THE REAL HEROES
I NEED to write about the small hall shows and their promoters. I’ve been to hundreds down the years, as well as some of the biggest fights both in the UK and in the States, but while appreciating the quality of the 10 and 12-round boys, I always come away from a ‘small’ show with the feeling that this (and the amateurs) is what it’s really all about.
All our glitzy champions have been there themselves and thoroughly deserve to be where they are, but they would be quick to acknowledge that their success was only made possible because they’ve ‘trodden the boards’ themselves. They know that they owe everything to the unheralded spit and sawdust work of small hall promoters and cornermen. Debutant and novice four-rounders play their part, too. Six and eight-round men, most of whom will never be wealthy from the game, or renowned outside the trade itself, are dedicated to this sport to the ultimate benefit of those who do make it big.
Many managers and promoters who have made the big time are still so in love with the game that they continue to plug away at the roots like proud and loving gardeners. One such groundsman is Greg Steene, who has been promoting and managing fighters for the best part of half-a-century. During that time, he has created and handled world champions, and too many lesser pros to even think about. In recent times, he and his astute and dedicated business partner, Mo Prior at British Warrior Boxing Promotion, handle a huge and extremely busy stable. They mentor an enviable crop of rising stars – some future champions certainly among them.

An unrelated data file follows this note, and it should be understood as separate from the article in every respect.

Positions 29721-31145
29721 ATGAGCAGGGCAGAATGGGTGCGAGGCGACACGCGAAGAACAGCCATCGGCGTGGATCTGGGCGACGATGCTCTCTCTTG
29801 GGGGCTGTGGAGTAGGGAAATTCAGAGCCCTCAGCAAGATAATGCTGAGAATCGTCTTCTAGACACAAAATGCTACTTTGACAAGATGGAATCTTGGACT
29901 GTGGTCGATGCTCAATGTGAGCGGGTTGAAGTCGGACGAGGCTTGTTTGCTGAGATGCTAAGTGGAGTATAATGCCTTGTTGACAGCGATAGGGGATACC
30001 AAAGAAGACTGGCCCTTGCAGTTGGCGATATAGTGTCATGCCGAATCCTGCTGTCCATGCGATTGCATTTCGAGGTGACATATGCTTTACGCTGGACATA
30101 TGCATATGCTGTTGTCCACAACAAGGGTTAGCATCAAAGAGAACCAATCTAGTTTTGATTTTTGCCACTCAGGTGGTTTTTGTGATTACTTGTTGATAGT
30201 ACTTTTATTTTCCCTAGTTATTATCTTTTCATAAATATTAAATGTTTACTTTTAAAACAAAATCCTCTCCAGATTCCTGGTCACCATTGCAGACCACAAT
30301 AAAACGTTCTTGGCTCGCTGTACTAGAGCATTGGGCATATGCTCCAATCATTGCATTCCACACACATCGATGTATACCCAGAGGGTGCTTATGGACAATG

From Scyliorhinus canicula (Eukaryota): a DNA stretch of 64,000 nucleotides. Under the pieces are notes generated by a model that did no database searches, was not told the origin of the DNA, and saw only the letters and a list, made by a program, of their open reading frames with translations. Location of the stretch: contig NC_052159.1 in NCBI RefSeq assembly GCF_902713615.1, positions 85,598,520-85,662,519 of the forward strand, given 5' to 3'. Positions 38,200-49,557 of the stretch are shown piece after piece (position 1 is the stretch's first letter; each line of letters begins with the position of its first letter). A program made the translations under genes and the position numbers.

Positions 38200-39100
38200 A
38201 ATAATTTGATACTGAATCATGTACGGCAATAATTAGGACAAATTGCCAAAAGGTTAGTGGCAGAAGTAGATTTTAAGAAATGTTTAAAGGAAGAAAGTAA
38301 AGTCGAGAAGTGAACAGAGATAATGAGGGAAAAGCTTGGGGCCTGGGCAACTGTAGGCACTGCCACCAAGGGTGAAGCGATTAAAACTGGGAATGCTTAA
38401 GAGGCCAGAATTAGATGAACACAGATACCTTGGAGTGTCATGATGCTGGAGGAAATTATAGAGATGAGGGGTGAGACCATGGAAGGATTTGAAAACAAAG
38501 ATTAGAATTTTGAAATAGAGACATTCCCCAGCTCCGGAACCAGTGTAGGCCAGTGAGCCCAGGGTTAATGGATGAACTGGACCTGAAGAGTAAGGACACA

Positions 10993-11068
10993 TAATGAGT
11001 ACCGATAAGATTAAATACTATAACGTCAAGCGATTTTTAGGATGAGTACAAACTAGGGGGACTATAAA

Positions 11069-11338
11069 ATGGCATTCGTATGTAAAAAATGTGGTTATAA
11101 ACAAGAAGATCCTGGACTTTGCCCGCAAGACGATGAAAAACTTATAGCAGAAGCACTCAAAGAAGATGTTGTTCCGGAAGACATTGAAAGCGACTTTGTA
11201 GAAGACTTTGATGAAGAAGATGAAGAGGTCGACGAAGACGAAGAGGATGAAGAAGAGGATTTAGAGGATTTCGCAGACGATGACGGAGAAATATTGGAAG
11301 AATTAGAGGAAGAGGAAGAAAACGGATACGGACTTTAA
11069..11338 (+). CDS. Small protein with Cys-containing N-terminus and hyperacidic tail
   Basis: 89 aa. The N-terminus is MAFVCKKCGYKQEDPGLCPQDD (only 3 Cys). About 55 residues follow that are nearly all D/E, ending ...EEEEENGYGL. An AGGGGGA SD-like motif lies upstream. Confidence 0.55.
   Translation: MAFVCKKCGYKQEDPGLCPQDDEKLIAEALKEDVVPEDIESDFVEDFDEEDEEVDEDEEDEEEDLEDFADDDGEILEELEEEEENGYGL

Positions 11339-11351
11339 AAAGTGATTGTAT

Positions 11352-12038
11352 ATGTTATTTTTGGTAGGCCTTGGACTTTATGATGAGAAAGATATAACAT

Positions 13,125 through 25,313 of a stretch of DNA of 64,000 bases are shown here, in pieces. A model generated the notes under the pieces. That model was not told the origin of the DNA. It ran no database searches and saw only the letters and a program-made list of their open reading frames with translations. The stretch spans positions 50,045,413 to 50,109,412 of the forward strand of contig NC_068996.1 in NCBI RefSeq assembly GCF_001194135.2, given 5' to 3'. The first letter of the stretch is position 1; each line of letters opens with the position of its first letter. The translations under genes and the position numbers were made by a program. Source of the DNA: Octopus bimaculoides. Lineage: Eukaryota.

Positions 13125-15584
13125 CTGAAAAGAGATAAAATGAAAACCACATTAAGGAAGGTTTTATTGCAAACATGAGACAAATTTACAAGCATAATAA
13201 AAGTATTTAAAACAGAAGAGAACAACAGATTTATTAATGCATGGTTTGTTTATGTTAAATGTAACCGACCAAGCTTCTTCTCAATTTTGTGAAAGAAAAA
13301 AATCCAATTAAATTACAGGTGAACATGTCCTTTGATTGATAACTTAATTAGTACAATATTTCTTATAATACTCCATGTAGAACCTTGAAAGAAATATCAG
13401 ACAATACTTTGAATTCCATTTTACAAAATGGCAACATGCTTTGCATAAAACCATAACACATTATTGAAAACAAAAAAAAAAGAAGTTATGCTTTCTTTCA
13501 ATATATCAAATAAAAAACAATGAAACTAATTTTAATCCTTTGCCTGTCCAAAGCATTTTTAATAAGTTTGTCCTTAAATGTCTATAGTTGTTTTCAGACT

Last month, these two unassuming gentlemen put together another fine York Hall card, overcoming a late cancellation of their top of the bill clash. Defending Southern Area welterweight champion Louis Greene relinquished his title days before his defence against Warrior Boxing’s exciting Chris Kongo for personal reasons. Several other opponents had to be found and matched as well in the days running up to the show. This was done professionally and with aplomb, with the paying customer foremost in mind.
Every bout was well matched and entertaining, most going the distance, including house favourite Kongo’s. Such men as these, along with another veteran trainer/manager Harry Holland, who also contributed to the show, are the real heroes behind the superstars, and they deserve huge credit. Peter Shaw
FITZSIMMONS IN THE MIX
THE fantasy British/irish middleweight/ super-middleweight tournament mentioned by Wayne Bailey (September 6) and Mark Taha (September 13) got me thinking. Both readers suggested some great boxers. I’d like to throw another name into the mix – Bob Fitzsimmons. I’d imagine that his optimum fighting weight would’ve been around the supermiddleweight limit of 168lbs.
The old film footage from over 100 years ago never seems to do the fighters justice – it always looks like slow motion. However, from what I’ve read over many years, Bob could punch seriously hard, as James J. Corbett stated. Reflecting on when he hit the canvas in the 14th round of their world heavyweight title fight in 1897, Corbett said: “I was conscious of everything that went on, the silence of the crowd, the agony on the faces of my seconds, the waiting Fitzsimmons, but my body was like that of a man stricken with paralysis.”
It certainly would’ve been fascinating to see how Fitzsimmons would’ve fared against the likes of Len Harvey, Jock Mcavoy, Randolph Turpin, Nigel Benn, Joe Calzaghe etc. Picking a winner of such a tournament would be very difficult. Alan Cheatle
IMAGINE: Fitzimmons’ reputation echoes through the sport’s history